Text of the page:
11 Michael B. Henderson, Paul E. Peterson, and Martin R. West, “Pandemic Parent Survey Finds Perverse Pattern: Students Are More Likely to Be Attending School in Person Where Covid Is Spreading More Rapidly,” Education Next 21, no. 2 (Spring 2021),
12 Center for Research on Education Outcomes (CREDO), “Estimates of Learning Loss in the 2019–2020 School Year,” Stanford University, October 2020,
13 Henderson, Peterson, and West, “Pandemic Parent Survey”; Naomi Martin, “Will Hard-Hit Mass. Cities’ Schools Reopen after Teachers Are Vaccinated? Not Necessarily,” Boston Globe, February 15, 2021,
14 Henderson, Peterson, and West, “Pandemic Parent Survey.”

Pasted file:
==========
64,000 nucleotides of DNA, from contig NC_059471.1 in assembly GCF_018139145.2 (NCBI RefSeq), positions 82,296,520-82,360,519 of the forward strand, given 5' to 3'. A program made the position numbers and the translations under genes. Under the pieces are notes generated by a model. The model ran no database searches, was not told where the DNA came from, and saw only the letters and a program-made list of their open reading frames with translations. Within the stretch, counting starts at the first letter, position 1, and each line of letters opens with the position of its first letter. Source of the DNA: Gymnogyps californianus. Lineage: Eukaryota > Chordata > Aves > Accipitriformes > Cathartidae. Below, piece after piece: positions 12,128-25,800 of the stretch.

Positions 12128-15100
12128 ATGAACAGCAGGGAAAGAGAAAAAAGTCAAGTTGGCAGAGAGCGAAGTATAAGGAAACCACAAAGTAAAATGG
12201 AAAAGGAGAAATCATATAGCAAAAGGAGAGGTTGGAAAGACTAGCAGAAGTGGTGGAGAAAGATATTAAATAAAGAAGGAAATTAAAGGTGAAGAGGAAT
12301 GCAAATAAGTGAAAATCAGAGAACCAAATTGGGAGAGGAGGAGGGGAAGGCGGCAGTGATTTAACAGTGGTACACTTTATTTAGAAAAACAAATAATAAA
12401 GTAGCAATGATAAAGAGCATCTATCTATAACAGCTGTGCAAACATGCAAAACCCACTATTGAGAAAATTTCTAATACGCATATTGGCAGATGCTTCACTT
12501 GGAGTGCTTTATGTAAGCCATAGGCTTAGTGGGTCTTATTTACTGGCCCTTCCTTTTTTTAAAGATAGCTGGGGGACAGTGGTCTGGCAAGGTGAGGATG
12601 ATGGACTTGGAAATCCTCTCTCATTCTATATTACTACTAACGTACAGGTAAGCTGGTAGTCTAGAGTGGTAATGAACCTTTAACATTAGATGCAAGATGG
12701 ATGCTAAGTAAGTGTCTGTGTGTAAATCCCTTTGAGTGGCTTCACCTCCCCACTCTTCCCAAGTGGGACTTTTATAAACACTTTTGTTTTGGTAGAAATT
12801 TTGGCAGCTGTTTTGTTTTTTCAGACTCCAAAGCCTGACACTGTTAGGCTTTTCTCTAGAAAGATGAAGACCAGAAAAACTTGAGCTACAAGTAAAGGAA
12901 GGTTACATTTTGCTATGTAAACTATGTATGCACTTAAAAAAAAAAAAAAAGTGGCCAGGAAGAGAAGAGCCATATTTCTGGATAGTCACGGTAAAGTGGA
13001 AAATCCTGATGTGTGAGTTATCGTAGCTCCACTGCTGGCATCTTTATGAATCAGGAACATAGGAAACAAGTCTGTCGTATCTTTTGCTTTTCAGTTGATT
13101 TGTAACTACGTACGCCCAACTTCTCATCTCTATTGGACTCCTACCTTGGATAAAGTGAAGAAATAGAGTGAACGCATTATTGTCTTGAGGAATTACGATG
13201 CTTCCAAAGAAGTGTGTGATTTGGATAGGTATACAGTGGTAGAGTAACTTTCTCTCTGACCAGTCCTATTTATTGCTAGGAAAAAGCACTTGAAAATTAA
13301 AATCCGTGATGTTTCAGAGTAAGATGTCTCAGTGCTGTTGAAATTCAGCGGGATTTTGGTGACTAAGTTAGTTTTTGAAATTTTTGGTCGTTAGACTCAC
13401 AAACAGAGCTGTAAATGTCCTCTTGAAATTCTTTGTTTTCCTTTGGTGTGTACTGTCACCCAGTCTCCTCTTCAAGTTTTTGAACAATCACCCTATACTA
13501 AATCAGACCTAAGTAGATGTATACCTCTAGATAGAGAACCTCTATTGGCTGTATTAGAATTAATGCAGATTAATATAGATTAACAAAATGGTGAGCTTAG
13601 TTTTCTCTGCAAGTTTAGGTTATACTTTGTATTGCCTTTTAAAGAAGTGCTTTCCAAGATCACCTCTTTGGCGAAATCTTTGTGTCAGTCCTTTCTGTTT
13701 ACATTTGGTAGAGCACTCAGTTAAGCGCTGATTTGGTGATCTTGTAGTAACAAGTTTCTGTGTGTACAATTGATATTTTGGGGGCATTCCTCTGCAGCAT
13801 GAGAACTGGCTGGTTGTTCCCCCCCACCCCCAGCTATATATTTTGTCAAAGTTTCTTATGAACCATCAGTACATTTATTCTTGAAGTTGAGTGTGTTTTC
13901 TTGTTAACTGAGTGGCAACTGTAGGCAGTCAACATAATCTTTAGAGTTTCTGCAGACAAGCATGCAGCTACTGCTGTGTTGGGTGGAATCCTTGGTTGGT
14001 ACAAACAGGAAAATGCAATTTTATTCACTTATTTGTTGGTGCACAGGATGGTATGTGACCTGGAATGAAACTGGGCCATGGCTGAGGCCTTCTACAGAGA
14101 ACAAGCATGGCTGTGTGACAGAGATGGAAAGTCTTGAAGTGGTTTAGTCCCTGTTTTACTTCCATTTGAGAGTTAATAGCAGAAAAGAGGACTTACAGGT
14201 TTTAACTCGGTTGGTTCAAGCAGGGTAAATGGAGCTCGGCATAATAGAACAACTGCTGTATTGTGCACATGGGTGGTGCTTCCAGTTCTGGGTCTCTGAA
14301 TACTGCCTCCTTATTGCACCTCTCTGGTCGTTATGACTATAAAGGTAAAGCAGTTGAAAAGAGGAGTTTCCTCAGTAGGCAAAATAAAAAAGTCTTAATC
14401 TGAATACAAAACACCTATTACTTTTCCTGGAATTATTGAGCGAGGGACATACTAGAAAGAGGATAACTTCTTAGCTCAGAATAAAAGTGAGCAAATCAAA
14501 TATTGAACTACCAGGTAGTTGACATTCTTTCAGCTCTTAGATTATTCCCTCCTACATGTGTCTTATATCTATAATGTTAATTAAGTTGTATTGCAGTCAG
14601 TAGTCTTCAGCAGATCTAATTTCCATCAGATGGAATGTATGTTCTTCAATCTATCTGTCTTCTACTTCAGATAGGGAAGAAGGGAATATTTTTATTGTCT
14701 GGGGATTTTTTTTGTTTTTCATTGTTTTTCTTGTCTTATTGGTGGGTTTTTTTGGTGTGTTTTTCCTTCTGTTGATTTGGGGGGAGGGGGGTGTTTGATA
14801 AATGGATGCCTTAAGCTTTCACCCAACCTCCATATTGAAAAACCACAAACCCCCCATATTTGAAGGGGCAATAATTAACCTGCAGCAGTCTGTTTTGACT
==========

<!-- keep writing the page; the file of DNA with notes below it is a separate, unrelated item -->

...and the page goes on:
15 Laura Forman, “Remote Work Could Spark Housing Boom in Suburbs, Smaller Cities,” Wall Street Journal, May 30, 2020,
16 Elena Kadvany, “‘No Other Choice’: Families Leave Palo Alto for Schools, States and Countries Where Classrooms Are Open,” Palo Alto Weekly, February 5, 2021,
17 Peterson, “Toward Equitable School Choice”; Peterson, “Expand School Choice.”
18 Ron Matus, “Miami’s Choice Tsunami,” Education Next 20, no. 1 (Winter 2020),
19 Parker Baxter, Todd L. Ely, and Paul Teske, “Redesigning Denver’s Schools,” Education Next 19, no. 2 (Spring 2019),
20 David Grossman, “How an Algorithm Made the Buses in Boston Better,” Popular Mechanics, August 13, 2019,
21 Grossman, “Algorithm.”
22 Jesse Bruhn, “The Consequences of Sorting for Understanding School Quality” (Presentation at Brown University, Providence, RI, December 30, 2020),
23 Mark Schneider, Paul Teske, and Melissa Marschall, Choosing Schools: Consumer Choice and the Quality of American Schools (Princeton, NJ: Princeton University Press, 2000),